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Apartheid for the Common Man


Originally published 12:00 p.m., November 2, 2006
Updated 1:33 p.m., November 17, 2006

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A Chat with Phillip Noyce, Director of Catch a Fire

by Roger Durling

Director Phillip Noyce continues his recent streak of historical dramas (Rabbit-Proof Fence, The Quiet American) by exploring the true story of Patrick Chamusso, a South African oil-refinery foreman wrongly accused of sabotaging his workplace in 1980 during apartheid. Its plotline allows Noyce, who also directed Patriot Games, Clear and Present Danger, and Dead Calm, to apply his action-movie skills. And so Catch a Fire, which stars Derek Luke and Tim Robbins and is currently playing in Santa Barbara theaters, constantly keeps you guessing, even until the very end. I recently spoke with the director. noyce.gifWhat was it about the story of Patrick Chamusso that compelled you to film it? I’d always found that the South African experience is a beacon to the rest of the world in terms of conflict and resolution. There were prophecies of rivers of blood flowing in Cape Town, Johannesburg, and everywhere if ever black rule were come to pass. Not only did it not come to pass, but the country is even more prosperous and peaceful, in some ways, especially in one important aspect. After 400 years of divide and decades of apartheid, the last 10 years have been glorious in freedom but also forgiveness. I think they’ve shown the rest of the world how to do it like no one else has in the history of humankind. This story seemed to be of this one man, an ordinary man — not Mandela, not Tutu. An ordinary man seemed to encompass that whole lyrical story of South Africa.

This story happened 20 years ago, but it has an immediacy given current world affairs. I do think that if we look to the past, we can find a way to the present and the future. We weren’t thinking about today, but we were thinking about then. I was only thinking about today in terms of the ending of the movie.

I understand Patrick Chamusso was part of the production. Well, he advised us; he was directing sometimes, constantly telling Tim Robbins to be nastier; and telling the actors working as the bosses in the oil refinery scenes that they had to not treat the black workers like they’re in the rainbow nation, but try to remind them what it was like — well not remind them, tell them — because they were too young to know. And he was constantly on his cell phone talking to Derek Luke. So he had a big influence. It was his story. This is his version of his story, plus the police records and the records of his trial. But mainly this is his story as told by me, a messenger, with the help of a few hundred South Africans. How did people in South Africa feel about you telling the story? They were certainly receptive. We’ll probably see some interesting press when the film opens in February in South Africa because the issue of outsiders telling stories, of white people telling black stories, and so on, is a valid and important issue. All I can say is I tried to be the messenger and the storyteller, with all these people being channeled through my ability to say “action” and “cut.”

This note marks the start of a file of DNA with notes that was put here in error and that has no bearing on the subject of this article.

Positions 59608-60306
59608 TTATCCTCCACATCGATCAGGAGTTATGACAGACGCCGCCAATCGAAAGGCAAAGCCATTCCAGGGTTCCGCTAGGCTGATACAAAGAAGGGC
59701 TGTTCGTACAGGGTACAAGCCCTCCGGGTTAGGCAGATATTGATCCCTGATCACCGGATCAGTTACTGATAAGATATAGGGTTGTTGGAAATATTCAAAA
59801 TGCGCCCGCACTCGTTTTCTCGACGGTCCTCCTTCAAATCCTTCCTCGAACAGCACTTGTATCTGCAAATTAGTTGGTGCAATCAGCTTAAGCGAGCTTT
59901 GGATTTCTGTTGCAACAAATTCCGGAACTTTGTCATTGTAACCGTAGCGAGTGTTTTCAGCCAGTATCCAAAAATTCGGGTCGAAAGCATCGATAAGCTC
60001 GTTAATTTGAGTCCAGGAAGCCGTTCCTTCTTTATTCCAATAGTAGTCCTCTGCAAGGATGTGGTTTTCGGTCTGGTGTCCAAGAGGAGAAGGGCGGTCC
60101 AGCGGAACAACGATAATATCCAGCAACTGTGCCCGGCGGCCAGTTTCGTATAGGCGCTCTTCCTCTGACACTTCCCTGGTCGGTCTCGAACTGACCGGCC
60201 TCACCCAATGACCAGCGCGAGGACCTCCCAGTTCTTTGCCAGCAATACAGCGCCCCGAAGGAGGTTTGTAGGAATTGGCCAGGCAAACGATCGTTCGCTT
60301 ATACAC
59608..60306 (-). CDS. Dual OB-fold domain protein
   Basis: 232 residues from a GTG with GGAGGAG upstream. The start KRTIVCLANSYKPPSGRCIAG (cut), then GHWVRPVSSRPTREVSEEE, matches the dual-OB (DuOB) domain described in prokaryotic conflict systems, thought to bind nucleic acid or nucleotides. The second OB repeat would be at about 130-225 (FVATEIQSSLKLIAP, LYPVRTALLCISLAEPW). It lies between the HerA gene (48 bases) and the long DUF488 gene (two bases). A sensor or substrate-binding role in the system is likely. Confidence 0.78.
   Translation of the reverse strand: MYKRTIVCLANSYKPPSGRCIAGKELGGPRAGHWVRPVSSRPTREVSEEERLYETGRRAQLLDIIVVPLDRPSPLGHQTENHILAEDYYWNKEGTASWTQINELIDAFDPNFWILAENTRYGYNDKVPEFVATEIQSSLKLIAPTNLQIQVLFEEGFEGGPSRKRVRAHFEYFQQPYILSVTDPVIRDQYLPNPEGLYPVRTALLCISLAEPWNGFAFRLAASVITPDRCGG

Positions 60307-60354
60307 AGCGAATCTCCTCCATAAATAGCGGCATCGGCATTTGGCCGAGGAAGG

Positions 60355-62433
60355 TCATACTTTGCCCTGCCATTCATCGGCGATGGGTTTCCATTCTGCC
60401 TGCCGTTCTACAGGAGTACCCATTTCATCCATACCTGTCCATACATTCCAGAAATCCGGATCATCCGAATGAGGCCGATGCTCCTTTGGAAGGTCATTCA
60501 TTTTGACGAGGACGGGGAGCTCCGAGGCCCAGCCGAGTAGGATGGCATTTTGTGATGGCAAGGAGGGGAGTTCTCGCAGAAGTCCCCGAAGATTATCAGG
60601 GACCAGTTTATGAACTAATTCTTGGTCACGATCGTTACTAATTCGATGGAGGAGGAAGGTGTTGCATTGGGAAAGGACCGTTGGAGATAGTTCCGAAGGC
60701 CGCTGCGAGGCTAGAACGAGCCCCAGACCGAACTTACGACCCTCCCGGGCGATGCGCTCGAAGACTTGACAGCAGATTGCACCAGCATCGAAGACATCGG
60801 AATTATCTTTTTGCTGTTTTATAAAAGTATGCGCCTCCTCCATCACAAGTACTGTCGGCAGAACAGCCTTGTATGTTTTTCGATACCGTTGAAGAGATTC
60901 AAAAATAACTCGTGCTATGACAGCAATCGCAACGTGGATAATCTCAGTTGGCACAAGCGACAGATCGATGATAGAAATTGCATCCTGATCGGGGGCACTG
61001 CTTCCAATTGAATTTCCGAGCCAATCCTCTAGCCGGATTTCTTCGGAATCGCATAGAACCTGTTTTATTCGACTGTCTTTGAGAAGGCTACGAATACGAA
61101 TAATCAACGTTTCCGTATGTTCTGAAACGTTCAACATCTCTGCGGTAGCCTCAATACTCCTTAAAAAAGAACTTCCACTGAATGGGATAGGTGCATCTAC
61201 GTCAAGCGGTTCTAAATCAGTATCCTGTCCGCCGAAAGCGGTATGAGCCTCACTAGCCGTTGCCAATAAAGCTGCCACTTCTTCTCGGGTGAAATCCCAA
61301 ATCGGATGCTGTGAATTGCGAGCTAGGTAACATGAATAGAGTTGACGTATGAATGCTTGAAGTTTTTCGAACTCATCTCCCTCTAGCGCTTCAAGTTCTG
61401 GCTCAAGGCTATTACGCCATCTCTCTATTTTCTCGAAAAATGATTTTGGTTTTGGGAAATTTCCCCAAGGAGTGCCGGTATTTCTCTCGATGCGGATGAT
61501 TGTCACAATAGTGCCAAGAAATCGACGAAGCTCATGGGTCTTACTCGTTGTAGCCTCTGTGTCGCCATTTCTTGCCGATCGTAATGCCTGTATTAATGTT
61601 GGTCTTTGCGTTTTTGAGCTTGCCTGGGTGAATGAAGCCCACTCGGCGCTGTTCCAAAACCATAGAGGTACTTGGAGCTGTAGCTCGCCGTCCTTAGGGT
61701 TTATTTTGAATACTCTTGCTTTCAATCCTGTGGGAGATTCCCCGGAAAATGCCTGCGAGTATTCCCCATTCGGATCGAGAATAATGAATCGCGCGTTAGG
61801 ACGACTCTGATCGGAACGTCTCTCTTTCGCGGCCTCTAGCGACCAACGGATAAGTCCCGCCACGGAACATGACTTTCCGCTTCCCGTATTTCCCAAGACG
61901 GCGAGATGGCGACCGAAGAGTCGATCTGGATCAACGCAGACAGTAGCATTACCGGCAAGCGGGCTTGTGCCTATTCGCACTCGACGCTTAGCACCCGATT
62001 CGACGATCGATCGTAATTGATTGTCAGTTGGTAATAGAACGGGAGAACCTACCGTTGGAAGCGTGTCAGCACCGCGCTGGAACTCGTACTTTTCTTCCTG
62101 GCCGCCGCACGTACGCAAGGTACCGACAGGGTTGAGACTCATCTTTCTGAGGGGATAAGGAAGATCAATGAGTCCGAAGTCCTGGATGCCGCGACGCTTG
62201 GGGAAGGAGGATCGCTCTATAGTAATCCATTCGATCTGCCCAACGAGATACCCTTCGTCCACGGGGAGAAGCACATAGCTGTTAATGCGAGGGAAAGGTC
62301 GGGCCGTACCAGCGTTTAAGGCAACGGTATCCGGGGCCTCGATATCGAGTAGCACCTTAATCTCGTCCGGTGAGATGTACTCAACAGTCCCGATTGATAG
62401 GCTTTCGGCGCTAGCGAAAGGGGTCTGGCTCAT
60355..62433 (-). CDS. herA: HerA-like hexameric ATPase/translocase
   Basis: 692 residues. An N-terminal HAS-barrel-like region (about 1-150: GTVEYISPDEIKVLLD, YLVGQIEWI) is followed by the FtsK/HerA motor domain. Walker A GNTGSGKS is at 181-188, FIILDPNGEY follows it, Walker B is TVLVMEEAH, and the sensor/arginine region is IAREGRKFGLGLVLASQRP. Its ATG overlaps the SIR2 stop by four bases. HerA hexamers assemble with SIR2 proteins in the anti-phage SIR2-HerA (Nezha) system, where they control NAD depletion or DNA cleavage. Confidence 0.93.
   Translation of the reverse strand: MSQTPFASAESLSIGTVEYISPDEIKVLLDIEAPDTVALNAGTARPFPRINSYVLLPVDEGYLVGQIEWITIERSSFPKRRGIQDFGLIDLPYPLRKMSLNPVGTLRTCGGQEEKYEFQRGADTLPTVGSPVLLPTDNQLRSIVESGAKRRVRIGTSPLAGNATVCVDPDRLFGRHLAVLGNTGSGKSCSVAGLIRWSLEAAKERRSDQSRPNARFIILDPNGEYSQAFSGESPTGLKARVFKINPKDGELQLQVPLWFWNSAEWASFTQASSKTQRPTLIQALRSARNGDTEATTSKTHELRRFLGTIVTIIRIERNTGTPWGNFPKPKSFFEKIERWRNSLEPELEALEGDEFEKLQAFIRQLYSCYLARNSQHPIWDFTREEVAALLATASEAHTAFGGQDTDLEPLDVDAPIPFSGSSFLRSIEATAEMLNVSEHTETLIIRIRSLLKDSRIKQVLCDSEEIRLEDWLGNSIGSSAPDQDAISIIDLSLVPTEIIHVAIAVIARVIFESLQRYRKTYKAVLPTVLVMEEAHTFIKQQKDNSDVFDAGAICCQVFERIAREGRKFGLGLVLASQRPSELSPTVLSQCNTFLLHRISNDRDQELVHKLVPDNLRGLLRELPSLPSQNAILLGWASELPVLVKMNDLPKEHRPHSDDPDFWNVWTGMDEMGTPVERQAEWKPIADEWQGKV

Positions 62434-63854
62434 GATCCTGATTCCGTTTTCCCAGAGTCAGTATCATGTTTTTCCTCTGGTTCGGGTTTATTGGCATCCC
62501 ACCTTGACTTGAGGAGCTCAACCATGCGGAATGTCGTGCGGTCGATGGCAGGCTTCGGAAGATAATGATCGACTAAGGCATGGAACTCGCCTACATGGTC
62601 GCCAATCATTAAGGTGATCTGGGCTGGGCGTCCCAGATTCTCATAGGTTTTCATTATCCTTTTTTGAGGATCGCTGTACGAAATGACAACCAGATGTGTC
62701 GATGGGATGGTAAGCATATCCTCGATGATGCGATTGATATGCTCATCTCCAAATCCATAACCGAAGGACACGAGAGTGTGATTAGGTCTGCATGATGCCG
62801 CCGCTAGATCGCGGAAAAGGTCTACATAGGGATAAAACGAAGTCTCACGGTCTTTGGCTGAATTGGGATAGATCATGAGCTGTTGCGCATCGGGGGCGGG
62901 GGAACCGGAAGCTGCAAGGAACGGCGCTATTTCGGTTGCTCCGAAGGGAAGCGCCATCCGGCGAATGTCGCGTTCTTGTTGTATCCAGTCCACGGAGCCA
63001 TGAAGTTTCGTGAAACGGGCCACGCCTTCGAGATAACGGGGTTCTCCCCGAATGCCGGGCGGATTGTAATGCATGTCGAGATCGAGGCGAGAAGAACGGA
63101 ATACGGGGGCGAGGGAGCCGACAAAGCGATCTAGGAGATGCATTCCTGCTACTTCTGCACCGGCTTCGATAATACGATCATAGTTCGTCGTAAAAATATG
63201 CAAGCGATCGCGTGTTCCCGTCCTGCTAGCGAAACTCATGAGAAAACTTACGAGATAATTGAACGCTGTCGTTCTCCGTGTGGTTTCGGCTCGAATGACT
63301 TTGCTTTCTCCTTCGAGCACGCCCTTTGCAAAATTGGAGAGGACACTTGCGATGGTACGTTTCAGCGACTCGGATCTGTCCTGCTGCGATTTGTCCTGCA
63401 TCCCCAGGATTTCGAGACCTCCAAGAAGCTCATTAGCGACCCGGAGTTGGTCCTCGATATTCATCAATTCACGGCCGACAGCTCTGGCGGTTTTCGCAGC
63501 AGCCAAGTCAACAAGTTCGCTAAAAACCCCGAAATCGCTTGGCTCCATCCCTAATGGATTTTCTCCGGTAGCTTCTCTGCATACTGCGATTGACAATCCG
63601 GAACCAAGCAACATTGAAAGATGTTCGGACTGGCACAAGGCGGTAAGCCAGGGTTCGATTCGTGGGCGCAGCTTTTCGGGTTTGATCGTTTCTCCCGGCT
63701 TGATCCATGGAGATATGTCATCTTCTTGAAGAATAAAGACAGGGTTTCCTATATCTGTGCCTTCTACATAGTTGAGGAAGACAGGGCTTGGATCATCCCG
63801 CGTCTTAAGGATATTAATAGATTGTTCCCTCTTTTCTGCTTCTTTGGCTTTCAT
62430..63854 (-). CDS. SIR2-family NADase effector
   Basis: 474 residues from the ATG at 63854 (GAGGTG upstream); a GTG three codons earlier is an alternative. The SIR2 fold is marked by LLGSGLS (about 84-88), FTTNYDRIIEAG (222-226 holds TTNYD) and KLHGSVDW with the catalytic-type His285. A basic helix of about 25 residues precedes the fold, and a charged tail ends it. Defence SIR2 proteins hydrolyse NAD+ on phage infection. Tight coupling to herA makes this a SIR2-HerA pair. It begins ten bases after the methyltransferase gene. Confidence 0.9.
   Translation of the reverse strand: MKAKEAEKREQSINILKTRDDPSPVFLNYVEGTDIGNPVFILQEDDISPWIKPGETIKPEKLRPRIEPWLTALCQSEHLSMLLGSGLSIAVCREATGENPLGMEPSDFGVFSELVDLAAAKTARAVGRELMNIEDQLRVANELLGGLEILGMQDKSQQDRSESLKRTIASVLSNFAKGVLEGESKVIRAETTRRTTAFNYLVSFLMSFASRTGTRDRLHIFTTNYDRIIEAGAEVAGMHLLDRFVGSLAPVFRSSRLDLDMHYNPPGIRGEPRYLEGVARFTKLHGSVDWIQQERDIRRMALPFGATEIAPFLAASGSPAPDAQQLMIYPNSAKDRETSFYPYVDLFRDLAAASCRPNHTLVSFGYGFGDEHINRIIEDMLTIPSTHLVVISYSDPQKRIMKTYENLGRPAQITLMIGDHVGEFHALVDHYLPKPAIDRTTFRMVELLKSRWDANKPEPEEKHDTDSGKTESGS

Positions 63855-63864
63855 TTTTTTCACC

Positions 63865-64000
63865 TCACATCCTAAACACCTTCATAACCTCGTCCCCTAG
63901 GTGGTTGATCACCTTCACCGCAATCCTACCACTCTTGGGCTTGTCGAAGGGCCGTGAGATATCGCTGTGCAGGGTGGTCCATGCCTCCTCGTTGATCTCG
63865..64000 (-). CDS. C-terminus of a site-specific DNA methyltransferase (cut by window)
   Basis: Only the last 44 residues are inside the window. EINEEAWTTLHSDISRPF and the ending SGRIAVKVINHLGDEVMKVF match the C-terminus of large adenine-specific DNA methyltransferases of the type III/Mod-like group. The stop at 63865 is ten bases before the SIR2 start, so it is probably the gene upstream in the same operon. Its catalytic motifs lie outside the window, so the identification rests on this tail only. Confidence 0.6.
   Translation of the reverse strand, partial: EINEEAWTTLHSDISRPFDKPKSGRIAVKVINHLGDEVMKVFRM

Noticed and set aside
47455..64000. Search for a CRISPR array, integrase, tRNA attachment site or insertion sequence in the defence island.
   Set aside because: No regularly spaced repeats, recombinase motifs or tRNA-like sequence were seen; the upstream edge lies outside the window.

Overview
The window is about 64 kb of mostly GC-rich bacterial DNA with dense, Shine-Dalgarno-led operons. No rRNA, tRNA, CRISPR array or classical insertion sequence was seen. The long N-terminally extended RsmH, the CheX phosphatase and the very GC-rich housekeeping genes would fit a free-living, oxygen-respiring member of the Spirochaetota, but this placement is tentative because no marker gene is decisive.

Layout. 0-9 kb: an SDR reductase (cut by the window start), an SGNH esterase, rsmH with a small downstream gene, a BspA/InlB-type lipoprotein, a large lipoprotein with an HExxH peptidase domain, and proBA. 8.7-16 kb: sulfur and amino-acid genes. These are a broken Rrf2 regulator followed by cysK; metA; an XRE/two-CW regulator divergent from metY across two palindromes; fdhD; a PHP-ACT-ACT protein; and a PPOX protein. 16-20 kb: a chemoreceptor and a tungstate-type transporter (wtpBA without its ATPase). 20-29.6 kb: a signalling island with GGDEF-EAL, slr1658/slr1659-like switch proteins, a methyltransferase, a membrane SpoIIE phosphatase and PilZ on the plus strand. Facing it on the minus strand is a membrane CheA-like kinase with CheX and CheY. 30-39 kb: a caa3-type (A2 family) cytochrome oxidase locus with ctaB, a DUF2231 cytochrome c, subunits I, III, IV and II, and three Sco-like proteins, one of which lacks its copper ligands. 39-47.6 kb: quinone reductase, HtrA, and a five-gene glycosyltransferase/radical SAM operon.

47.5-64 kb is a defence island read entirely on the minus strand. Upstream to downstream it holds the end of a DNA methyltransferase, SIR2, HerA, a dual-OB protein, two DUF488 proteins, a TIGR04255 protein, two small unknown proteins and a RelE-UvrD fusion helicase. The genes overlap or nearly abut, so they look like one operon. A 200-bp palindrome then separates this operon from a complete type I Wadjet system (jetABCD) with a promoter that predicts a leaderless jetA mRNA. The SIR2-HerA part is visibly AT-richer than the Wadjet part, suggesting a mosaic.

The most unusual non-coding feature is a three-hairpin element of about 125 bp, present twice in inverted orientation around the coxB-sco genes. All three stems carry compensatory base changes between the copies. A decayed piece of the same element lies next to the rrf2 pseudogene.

Can you talk about how the casting of Derek Luke came about? We were determined to cast a South African actor, but everyone said, “You should give the rest of the world a chance.” We searched in Nigeria. We searched in London. Finally, we came here, to Los Angeles. We brought some South Africans with us and Derek walked in and walked out about 10 minutes later, and there was just no one else who could play the part. His quiet strength, you know, just seemed to have that quality of a gentleman and yet of someone who had a flame lit in his belly and you just knew it would explode unless he would do something about the pain.

I had the pleasure talking to him at the Toronto Film Festival, and he mentioned visiting Nelson Mandela’s cell. I was afraid that he wasn’t going to be able to make the breakthrough, because it seemed that he was becoming burdened by the responsibility of it all — the accent, all the slang; officially, there’s 11 different languages in South Africa. It felt like he was going to drown. Then he went to the cell. And he spent a lot of time sitting in Mandela’s cell, and I really think something happened in there. Stuff went through him and he came out, and he was like coming out of prison; he was a new man. And from that moment on, he seemed to grip it all. I think something did happen in there and probably just because it was such a vital ingredient in the whole fantastic South African revolution — that cell, that prison.

One of the things I admire is that you give equal time to Tim Robbins’s character and his side of the story. Why was that important? I think it’s not interesting unless the so-called movie bad guy can be explicable. If we can identify why we would have done the same actions, no matter how heinous we think they are, then I think that’s a valid portrait of any character. Everyone has their reasons for doing something, whether it’s madness or sanity. And I think that this character, Nic Vos — whom I met — they all have their reasons, and I would say that no policewoman or policeman would start their career wanting only to serve, save, and protect.

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